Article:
Yesterday's announcement of plans for potentially unlimited buying by the ECB of the government bonds of peripheral eurozone countries buys time. But unless and until the deep underlying problems of the euro are addressed, a question mark will remain over the future of the single currency.
In the 10 months since he became ECB president, Mario Draghi has done more to address the problems of the eurozone than his predecessor, the lamentable Jean-Claude Trichet, did for the whole of his seven-year term.
To get to the point we are now at Mr Draghi has had to overcome formidable obstacles, principally the opposition of the German central bank, the Bundesbank.
Hats off to Mr Draghi. While the Bundesbank is still adamantly opposed to his plans he seems to have isolated Bundesbank boss Jens Weidmann on the ECB's ruling council and to have secured the tacit support of German Chancellor Angela Merkel for his plans. However, there is still much that could go wrong.
Next Wednesday the German constitutional court is due to deliver its ruling on a case brought questioning the compatibility of last December's fiscal compact treaty with German law.
Even if the constitutional court strikes down the case, yesterday's statement by the German Economy Minister Philip Roesler that bond buying was not a permanent solution emphasised that, as far as the German government is concerned, Mr Draghi remains very much on probation.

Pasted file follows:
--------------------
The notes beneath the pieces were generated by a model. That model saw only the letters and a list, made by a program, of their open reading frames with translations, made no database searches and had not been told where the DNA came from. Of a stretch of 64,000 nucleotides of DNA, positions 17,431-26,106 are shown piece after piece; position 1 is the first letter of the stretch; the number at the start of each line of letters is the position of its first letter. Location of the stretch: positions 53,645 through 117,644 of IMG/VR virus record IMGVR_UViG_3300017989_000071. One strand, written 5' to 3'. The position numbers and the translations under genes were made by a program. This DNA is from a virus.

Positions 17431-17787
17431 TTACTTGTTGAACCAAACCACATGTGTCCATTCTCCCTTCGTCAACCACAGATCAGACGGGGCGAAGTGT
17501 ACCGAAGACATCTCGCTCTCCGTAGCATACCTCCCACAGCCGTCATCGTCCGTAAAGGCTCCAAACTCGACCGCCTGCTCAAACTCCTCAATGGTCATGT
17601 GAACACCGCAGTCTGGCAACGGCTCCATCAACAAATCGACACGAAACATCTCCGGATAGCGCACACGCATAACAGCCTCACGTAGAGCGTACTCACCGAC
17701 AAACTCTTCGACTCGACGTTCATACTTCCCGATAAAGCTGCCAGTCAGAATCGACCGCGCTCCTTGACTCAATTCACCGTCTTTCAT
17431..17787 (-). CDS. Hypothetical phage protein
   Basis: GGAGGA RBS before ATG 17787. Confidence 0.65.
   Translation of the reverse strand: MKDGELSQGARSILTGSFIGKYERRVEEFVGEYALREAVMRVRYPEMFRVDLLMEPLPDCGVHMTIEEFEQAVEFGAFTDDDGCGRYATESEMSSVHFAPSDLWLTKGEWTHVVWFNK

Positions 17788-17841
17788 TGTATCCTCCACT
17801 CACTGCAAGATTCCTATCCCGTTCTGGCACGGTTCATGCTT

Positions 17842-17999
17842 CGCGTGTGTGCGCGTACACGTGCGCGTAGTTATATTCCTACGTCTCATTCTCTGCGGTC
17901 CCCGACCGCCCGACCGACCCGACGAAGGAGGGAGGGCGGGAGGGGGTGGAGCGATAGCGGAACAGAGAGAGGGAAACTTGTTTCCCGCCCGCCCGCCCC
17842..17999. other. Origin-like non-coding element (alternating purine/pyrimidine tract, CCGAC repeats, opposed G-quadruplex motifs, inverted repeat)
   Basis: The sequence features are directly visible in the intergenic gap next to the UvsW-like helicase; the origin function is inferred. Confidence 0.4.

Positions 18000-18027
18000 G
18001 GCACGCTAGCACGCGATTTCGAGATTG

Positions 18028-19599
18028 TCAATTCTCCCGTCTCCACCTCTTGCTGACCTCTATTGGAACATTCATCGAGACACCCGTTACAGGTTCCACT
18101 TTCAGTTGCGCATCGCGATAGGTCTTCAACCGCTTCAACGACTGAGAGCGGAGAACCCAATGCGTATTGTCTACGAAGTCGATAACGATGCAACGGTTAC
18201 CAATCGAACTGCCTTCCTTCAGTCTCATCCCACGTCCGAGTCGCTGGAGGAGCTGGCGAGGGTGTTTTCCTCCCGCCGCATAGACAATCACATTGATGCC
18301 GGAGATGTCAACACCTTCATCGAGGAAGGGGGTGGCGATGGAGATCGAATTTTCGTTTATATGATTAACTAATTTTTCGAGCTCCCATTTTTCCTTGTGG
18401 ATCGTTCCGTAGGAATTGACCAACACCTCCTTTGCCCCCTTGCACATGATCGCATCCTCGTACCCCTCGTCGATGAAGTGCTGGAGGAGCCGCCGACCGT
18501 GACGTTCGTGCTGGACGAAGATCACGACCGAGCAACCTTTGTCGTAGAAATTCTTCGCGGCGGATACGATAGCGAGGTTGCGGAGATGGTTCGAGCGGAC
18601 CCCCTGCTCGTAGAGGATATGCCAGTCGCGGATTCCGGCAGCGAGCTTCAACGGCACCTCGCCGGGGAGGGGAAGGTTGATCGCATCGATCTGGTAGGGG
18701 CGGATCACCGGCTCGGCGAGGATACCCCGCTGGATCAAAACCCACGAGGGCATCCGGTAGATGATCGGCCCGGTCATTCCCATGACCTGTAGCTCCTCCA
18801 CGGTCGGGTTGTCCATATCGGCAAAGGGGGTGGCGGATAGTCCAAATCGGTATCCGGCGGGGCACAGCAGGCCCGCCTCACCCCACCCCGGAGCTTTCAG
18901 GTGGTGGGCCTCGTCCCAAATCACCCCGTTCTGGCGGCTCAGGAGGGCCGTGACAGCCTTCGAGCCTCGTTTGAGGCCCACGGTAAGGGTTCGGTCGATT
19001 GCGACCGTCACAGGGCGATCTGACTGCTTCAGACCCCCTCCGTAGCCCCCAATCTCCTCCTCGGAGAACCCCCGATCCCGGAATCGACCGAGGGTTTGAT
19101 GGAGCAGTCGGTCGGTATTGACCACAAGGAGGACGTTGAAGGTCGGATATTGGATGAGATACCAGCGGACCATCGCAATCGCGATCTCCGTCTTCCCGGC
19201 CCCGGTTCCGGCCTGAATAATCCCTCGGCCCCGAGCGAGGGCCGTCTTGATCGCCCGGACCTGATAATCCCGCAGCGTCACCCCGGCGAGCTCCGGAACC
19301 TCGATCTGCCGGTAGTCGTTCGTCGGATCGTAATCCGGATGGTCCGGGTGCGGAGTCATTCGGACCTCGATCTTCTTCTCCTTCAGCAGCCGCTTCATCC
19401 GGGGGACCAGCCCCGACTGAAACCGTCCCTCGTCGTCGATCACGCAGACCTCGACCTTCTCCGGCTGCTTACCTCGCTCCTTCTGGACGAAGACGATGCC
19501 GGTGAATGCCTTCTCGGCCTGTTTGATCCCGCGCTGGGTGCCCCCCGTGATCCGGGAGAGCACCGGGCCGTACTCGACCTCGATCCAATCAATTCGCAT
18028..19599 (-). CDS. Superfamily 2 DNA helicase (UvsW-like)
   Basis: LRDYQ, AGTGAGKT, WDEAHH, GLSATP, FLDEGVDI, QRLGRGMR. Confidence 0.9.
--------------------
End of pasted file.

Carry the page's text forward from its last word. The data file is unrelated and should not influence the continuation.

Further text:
Further complicating matters is the condition imposed by the ECB that it will only buy the bonds of countries that have entered into a formal programme, ie a bailout such as we in this country are enduring.
Spanish Prime Minister Mariano Rajoy remains adamantly opposed to such a move pointing out that, with unemployment in his country already at almost 25pc, there is only so much pain that Spain can be expected to suffer.
With Spain needing to roll over €40bn of debt next month, will Mr Rajoy meekly submit to a bailout or will he instead be tempted to call the ECB's bluff by threatening to default with potentially disastrous consequences for the eurozone?
The situation in Italy, where elections are due to be held next spring, is equally volatile. Former Prime Minister Silvio Berlusconi, whose political career seemed to be over when he was forced to resign last November, is staging a remarkable comeback.
He owes the ECB no favours and has been making increasingly eurosceptic noises in recent weeks.
So, while Mr Draghi has achieved a remarkable degree of progress over the past 10 months, it will only be when these and other sources of instability have been overcome that we will finally be able to call time on the long-running eurozone crisis.